Originally Posted by psionl0
"In centuries past, the Sovereign used the power of prorogation to suit his own purposes, both summoning Parliament so it could authorise taxes, and proroguing it to limit its activities and power."
"On 11thSeptember, the High Court of England and Wales delivered judgment dismissing Mrs Miller’s claim on the ground that the issue was not justiciable in a court of law. That same day, the Inner House of the Court of Session in Scotland announced its decision that the issue was justiciable, that it was motivated by the improper purpose of stymying Parliamentary scrutiny of the Government, and that it, and any prorogation which followed it, were unlawful and thus void and of no effect...."
The key word is justiciable. Then;
"The Government argues that the Inner House could not do that because the prorogation was a “proceeding in Parliament” which, under the Bill of Rights of 1688 cannot be impugned or questioned in any court. But it is quite clear that the prorogation is not a proceeding in Parliament. It takes place in the House of Lords chamber in the presence of members of both Houses, but it is not their decision. It is something which has been imposed upon them from outside. It is not something on which members can speak or vote. It is not the core or essential business of Parliament which the Bill of Rights protects. Quite the reverse: it brings that core or essential business to an end."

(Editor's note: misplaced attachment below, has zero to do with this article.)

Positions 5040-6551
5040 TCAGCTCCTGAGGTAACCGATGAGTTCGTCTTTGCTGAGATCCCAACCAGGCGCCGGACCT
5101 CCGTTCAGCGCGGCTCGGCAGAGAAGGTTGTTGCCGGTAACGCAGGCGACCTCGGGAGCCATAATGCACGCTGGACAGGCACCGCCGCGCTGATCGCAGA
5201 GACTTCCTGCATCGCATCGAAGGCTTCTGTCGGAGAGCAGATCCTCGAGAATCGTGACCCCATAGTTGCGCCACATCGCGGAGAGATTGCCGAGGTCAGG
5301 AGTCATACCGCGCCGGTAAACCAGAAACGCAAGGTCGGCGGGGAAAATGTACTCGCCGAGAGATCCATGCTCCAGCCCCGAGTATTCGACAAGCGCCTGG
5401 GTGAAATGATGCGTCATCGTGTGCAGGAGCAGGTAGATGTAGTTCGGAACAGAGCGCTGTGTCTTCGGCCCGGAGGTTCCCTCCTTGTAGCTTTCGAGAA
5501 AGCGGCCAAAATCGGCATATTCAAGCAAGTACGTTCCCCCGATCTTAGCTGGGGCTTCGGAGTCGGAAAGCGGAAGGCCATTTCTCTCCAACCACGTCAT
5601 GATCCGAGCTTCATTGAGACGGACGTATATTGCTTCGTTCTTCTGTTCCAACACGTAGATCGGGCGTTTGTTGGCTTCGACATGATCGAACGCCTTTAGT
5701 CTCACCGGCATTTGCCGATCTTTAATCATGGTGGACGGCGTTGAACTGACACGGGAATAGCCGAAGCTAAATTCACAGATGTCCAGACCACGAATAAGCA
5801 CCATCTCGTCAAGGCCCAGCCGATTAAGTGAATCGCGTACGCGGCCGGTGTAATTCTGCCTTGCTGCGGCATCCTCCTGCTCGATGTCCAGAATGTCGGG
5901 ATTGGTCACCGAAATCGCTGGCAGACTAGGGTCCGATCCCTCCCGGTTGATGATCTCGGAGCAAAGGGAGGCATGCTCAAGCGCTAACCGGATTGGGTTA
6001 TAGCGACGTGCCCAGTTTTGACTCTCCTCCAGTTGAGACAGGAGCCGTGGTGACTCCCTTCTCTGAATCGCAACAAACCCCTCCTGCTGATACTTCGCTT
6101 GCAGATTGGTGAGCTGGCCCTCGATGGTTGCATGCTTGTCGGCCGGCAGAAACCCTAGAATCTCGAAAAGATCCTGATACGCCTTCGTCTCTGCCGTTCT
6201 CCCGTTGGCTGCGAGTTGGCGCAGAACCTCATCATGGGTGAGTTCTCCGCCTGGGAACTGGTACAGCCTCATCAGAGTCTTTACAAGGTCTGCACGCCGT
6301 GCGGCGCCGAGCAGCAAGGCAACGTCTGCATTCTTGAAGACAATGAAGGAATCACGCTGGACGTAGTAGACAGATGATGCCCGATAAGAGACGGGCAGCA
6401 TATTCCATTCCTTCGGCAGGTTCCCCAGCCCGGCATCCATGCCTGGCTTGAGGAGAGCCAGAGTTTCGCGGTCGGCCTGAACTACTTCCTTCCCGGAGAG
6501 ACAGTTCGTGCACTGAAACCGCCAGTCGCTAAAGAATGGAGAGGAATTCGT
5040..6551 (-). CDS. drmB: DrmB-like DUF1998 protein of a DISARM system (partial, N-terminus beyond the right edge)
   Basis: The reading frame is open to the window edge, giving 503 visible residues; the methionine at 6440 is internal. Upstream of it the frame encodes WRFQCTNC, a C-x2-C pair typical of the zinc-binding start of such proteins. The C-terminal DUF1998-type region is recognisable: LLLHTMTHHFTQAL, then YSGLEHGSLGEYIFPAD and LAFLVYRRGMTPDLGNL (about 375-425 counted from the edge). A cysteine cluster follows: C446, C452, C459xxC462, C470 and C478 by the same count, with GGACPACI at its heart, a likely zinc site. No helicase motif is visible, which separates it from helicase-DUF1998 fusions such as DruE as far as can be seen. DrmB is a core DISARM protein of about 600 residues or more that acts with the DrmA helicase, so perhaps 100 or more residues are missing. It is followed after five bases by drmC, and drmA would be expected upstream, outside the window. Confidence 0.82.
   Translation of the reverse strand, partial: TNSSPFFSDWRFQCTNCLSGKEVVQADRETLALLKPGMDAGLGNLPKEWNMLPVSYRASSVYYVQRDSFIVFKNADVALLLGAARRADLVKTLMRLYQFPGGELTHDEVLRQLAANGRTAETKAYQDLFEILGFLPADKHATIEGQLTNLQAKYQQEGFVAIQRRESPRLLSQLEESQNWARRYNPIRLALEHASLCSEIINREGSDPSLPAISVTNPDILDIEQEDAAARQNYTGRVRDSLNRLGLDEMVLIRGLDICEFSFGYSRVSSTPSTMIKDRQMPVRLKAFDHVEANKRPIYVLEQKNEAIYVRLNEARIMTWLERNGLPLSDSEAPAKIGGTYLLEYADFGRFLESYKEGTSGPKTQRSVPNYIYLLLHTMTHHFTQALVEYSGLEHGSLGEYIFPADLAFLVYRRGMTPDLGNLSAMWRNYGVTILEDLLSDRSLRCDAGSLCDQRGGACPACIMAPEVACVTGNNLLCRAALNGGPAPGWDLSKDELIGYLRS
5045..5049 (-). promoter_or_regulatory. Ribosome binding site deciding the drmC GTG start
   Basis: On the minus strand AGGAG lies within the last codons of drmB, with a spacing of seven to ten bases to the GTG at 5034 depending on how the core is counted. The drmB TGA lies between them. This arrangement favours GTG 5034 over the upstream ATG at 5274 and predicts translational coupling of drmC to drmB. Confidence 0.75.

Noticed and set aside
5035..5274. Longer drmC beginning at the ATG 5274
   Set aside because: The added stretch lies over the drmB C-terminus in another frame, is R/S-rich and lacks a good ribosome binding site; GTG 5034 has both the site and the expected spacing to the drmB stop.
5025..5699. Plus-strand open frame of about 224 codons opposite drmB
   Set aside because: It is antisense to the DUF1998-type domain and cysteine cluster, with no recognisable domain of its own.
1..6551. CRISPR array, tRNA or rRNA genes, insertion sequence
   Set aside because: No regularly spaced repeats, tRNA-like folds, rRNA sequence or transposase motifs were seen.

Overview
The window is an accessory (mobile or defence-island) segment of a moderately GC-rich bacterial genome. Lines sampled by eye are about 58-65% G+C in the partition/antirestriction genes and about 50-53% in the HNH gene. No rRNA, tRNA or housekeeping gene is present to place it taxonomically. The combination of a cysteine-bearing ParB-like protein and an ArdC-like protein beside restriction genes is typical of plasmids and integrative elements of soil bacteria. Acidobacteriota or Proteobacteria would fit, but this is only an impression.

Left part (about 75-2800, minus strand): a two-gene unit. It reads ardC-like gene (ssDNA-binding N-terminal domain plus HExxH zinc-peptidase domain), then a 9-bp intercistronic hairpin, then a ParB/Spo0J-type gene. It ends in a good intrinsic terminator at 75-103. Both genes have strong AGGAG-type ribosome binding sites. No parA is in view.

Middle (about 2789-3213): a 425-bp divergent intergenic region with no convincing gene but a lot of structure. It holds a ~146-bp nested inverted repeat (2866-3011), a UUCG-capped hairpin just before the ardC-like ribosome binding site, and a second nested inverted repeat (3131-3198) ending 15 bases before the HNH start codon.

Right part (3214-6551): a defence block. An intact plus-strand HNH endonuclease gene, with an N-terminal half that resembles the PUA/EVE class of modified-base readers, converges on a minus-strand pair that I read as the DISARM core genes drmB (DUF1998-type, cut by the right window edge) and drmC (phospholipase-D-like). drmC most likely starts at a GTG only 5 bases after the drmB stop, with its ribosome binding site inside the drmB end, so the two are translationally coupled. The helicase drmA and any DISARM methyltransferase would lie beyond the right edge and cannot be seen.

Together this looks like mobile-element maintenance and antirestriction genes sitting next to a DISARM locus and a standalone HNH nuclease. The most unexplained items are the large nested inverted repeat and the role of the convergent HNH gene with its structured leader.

It was the Monarch who had the power to prorogue and as power moved from the Monarch to Parliament, the power moved as well, such that now the Monarch's role is purely ceremonial.
Common law is "the part of English law that is derived from custom and judicial precedent rather than statutes."